# William Velez: Mathematics Changed My Life

**Speaker: **William Velez, University of Arizona

**Title: **Mathematics Changed My Life

**Location:** Community Room, 3rd Floor, Undergraduate Library

**Date: **Tuesday, February 26, 2 p.m.

It almost killed me at first. In my first semester in college, I was a chemical engineering major and enrolled in calculus. I could not understand my calculus class and dropped it, falling back to college algebra and trig. That first semester I earned nine units of Ds (It is hard to believe but I do have a Ph.D. in mathematics and hold the post of university distinguished professor).

I made a momentous decision in my second semester in college. I dropped engineering but re-took calculus. I did OK. In my fourth semester, I decided I was going to earn a Ph.D. in mathematics or physics. I was hooked, I was fascinated. It changed my life. The fact that I made that decision to continue on in mathematics provided me with the tools to address a complex array of problems. Understanding mathematics has been fun, applying it to solve problems dealing with military communication systems has been exciting, introducing students to world-shaking mathematical ideas continues to be exhilarating. This is the message that I try to convey to students.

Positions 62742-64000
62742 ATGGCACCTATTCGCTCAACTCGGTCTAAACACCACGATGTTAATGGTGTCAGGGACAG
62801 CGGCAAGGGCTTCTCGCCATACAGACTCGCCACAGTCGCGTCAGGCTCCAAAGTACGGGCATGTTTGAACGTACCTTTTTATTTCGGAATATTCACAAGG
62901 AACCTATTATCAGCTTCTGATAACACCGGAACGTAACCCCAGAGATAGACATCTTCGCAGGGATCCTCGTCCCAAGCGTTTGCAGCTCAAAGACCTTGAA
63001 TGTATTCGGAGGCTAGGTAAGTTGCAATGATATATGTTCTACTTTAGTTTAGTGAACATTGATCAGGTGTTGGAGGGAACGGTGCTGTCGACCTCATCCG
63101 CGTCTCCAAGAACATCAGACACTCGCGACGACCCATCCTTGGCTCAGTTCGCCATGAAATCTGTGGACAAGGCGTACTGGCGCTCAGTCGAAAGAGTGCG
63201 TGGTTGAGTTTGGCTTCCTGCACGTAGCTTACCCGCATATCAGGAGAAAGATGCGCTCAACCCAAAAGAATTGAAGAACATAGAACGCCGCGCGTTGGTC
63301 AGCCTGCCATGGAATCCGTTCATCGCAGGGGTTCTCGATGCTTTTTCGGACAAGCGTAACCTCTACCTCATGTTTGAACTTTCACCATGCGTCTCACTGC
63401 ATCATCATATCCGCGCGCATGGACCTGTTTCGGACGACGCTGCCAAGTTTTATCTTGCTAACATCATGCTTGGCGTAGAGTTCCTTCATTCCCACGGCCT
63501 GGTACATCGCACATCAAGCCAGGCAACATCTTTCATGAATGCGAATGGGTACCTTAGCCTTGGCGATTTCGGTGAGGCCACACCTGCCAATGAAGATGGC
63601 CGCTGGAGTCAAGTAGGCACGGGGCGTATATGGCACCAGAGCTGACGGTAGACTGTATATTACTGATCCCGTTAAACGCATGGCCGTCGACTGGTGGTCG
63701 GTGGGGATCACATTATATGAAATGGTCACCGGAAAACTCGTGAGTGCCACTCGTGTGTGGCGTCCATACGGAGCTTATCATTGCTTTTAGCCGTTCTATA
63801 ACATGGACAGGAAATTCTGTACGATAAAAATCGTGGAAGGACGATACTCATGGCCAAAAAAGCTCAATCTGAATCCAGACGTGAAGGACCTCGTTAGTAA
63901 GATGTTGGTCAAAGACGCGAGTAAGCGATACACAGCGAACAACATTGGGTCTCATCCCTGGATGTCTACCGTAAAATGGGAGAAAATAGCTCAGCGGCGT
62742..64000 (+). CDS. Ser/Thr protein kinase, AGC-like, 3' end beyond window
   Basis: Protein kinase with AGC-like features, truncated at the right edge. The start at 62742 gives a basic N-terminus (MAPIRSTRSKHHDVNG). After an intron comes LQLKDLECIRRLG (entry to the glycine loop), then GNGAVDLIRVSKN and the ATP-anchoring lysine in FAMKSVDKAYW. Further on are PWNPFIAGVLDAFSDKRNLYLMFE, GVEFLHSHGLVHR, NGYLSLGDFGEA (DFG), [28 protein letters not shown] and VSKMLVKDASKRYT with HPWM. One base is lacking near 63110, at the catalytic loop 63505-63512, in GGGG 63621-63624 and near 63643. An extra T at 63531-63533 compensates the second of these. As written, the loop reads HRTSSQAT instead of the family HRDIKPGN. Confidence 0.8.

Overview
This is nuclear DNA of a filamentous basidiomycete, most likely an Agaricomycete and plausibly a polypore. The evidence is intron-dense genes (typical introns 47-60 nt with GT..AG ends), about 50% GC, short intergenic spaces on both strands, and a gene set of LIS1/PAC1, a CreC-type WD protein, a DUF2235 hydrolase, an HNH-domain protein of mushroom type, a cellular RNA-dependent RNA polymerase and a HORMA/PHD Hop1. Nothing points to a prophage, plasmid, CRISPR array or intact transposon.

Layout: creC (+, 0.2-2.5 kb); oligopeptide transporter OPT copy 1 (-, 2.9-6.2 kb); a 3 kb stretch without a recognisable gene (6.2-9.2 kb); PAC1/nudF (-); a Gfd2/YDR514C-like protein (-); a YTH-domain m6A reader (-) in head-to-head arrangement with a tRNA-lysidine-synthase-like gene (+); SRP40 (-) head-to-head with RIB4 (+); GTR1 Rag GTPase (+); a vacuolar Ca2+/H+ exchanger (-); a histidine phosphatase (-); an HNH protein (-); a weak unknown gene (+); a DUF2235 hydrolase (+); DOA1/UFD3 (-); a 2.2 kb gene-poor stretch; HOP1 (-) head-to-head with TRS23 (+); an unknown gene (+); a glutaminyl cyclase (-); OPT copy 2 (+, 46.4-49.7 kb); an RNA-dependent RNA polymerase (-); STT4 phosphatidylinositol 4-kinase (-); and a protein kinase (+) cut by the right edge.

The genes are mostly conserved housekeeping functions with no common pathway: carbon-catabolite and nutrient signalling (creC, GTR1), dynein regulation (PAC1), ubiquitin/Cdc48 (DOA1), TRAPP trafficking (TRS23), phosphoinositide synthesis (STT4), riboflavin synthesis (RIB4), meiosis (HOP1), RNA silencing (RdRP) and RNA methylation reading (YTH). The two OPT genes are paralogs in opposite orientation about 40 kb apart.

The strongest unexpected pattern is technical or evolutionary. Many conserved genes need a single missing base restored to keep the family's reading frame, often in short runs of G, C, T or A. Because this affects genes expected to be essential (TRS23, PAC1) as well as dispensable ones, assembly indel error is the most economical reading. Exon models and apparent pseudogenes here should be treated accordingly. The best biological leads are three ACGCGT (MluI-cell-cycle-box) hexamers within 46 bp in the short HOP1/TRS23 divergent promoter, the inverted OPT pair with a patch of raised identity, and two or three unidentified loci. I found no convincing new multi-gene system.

My first-semester experience in mathematics is all too common for first-year students. My second-semester experience is all too rare. Yet mathematics is now more important to our citizenry than ever before. Mathematical thinking, and the tools that mathematicians have developed, now permeate the fabric of modern life. Purchasing groceries (error-detecting codes), withdrawing money from an ATM (cryptography) or looking at the weather maps on the evening news (massive mathematical models describing the behavior of the air and moisture) are all part of a sophisticated mathematical infrastructure.

If our society is to survive and prosper, we have to produce a mathematically literate society. I have decided to dedicate the final years of my academic life to convince our students that mathematics is relevant, that it is fascinating, and that students arriving on campus should increase the mathematical content of their course work. It is important that parents, K-12 teachers and university mathematicians understand how critical mathematics is for our students and for our communities.

In this talk, I will describe some of the problems in number theory that have fascinated me and how that very theoretical preparation, and my own view that mathematics is applicable, led a number theorist to play the role of applied mathematician. I will also relate how this background prepared me for my current position, where I try to convince everyone to become a math major.